Only a few decades ago, a child with sickle cell disease (SCD)External Link had a life expectancy of 14 years. Today, those with SCD can live into adulthood. With early identification and multi-disciplinary, coordinated treatment many patients with SCD can effectively manage their disease.

However, many patients do not have access to coordinated care and rely on emergency room visits to manage pain, where they may encounter confusion about the disease and delayed treatment for pain, leading to longer hospitalizations and distress. Furthermore, because in the past many patients with SCD died at an early age, caring for the disease has focused in the pediatric arena, with adult care lagging behind. This makes assistance with the transition from pediatric care to adult care crucial.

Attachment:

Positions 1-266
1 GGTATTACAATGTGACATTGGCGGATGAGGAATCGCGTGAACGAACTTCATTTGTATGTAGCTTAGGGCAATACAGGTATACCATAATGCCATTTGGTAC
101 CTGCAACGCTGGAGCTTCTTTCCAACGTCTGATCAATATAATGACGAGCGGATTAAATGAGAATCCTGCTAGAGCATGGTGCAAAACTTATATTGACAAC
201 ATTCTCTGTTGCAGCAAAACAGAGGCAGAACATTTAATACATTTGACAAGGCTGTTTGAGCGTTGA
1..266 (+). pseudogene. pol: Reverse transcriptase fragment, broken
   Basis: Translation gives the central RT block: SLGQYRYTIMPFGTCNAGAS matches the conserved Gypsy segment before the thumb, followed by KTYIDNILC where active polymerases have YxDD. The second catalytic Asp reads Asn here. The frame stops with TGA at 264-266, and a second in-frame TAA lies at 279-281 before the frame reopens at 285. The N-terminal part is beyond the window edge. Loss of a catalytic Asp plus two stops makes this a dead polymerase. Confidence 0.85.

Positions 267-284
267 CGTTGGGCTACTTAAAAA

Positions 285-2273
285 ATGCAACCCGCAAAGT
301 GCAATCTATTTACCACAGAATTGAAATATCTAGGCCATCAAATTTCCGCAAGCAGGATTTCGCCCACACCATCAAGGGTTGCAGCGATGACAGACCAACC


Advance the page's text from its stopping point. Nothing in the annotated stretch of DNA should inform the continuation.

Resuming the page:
Multi-sector collaboration as well as increasing education about the disease, ensuring that screening recommendations are met and managing SCD with proven treatment protocols are all needed to improve care across the lifespan for individuals with SCD.


Sickle cell disease (SCD) is an inherited red blood cell disorder that affects around 100,000 people in the United States, largely individuals of African ancestry, but increasingly in Latino and other populations as well. Individuals with SCD experience painful episodes when their red blood cells morph into a crescent (“sickle”) shape and get stuck in small blood vessels. This blockage inhibits blood flow, which deprives tissues of oxygen and causes severe pain and tissue damage. SCD is characterized by chronic anemia, unpredictable episodes of pain and end-organ damage, and early mortality.